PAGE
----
In a closed totalitarian society, the most dangerous enemy is information. Because of this universal truth, the Castro dictatorship has done and continues to do everything it can to control and block the free flow of information in and out of the island. With the explosion of the internet, however, blocking unfiltered information has been an especially difficult task for the Cuban regime. And since information is the enemy, and most of that information is coming from the U.S., naturally, that makes the U.S. an enemy.
HAVANA — Cuba accused the United States on Monday of enabling illegal Internet connections in its territory and said several people were arrested in April for profiting from the wireless networks.
The official communist party newspaper Granma said those arrested, who were not identified, “had for some time and without any legal authorization, been installing wireless networks for profit.”
Using satellite connections to the Internet and equipment that was either stolen or brought to the island illegally, they set up a service to receive international telephone calls that bypassed the state telephone monopoly ETECSA.
“This activity is financed by the United States, which is where the necessary means and tools come from, evading the established controls,” the newspaper charged.
Cuba has restricted access to the Internet, giving priority to universities, research centers, state entities and professionals like doctors and journalists.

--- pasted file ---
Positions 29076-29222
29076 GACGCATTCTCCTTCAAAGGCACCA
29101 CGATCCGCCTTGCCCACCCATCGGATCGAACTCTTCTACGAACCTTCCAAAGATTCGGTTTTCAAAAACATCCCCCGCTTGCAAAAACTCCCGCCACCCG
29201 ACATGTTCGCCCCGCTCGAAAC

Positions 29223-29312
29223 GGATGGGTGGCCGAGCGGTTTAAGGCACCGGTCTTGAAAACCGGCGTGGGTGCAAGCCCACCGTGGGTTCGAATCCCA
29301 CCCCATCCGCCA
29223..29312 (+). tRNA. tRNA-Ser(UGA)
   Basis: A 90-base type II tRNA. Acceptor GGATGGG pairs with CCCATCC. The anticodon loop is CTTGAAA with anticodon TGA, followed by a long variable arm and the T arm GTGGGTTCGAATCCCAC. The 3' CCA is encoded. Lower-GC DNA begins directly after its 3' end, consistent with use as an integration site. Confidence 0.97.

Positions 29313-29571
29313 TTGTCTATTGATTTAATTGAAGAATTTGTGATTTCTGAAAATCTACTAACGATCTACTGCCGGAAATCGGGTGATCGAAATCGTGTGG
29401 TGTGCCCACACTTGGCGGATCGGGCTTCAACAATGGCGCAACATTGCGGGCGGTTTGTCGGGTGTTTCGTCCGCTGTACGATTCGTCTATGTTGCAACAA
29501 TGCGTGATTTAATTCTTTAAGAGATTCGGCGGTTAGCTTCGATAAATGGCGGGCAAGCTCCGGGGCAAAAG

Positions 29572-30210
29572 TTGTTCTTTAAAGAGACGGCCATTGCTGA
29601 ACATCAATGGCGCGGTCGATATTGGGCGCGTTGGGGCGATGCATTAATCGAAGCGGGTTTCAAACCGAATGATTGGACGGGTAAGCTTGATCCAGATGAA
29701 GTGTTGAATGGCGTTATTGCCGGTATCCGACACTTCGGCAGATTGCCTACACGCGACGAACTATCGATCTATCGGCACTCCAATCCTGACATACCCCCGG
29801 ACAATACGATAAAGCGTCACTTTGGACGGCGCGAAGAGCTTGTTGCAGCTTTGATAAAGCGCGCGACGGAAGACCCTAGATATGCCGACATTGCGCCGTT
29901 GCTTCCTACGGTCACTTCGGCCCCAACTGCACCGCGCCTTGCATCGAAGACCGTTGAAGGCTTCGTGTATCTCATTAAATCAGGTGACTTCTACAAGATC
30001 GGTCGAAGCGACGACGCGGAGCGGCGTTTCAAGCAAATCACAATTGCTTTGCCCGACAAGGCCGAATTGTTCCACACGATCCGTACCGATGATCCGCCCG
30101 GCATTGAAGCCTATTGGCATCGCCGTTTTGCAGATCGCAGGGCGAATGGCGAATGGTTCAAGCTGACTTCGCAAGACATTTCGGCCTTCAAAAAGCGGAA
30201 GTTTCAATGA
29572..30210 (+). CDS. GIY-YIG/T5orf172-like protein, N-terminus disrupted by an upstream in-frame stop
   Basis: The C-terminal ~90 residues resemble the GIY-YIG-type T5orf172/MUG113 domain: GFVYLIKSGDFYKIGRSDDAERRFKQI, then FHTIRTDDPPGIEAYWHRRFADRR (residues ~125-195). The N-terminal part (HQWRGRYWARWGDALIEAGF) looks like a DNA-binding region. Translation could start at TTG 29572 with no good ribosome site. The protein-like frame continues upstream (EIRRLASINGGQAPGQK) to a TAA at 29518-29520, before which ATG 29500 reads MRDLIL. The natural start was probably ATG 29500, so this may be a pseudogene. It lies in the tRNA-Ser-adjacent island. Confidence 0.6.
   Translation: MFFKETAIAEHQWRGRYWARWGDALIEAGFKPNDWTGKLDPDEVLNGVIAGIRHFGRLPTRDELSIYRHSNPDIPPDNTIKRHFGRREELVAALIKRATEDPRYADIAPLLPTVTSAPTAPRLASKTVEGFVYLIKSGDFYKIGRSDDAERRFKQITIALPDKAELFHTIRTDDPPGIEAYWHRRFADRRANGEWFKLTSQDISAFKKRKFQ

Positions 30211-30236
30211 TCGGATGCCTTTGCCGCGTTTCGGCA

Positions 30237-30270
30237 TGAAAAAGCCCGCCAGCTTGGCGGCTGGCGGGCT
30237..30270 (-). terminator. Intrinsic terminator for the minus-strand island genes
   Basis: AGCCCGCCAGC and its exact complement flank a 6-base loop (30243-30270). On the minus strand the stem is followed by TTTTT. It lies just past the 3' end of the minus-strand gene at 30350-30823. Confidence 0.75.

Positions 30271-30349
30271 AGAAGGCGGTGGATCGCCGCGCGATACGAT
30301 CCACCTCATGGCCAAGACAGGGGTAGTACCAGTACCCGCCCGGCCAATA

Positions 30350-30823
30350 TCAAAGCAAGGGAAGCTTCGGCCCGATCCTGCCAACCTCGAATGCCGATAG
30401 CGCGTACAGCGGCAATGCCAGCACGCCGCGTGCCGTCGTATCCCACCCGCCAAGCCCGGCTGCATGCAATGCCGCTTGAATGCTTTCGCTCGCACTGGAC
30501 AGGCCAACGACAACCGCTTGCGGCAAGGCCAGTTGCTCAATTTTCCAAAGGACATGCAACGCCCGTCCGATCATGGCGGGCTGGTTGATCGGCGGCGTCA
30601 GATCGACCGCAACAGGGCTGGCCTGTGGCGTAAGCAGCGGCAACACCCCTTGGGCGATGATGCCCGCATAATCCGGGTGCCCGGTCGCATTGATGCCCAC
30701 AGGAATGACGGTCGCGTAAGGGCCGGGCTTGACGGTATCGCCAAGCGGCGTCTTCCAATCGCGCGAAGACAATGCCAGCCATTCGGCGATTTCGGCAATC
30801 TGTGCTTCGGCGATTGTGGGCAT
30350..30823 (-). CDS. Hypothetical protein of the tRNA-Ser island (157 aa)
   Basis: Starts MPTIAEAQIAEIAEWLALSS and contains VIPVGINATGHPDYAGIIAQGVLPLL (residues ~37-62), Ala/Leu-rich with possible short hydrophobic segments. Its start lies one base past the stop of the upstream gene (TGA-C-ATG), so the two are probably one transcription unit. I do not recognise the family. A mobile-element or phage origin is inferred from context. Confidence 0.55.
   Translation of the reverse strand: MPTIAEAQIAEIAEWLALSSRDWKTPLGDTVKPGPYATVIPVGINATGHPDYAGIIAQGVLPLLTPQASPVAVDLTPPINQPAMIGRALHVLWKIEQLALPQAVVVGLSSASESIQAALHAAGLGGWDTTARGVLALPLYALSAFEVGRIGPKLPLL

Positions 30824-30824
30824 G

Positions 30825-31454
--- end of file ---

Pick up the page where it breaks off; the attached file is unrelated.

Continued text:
Because of the US embargo, Cuba cannot connect to the underwater fiber optic cables that pass near the island, leaving satellite connections with high rates and narrow bandwidths as the main option available to Cuban Internet users.
I placed bold emphasis on the last paragraph cited because it is wildly and unbelievably inaccurate. As Notes from the Cuban Exile Quarter points out, the U.S. embargo against the Castro dictatorship has nothing to do with Cubans being denied access to the internet:
President Obama on April 13, 2009 directed the Secretaries of State, Treasury, and Commerce to take the needed steps to:
- Authorize U.S. telecommunications network providers to enter into agreements to establish fiber-optic cable and satellite telecommunications facilities linking the United States and Cuba.
- License U.S. telecommunications service providers to enter into roaming service agreements with Cuba’s telecommunications service providers.
- License U.S. satellite radio and satellite television service providers to engage in transactions necessary to provide services to customers in Cuba.
- License persons subject to U.S. jurisdiction to activate and pay U.S. and third-country service providers for telecommunications, satellite radio and satellite television services provided to individuals in Cuba.
- Authorize the donation of certain consumer telecommunication devices without a license.
It was the Cuban government that showed no interest in a fiber-optic cable linking the United States and Cuba in 2009 not the Cuban embargo. Instead it went with a fiber-optic cable linking Cuba and Venezuela. Meanwhile internet access has not improved for the average Cuban.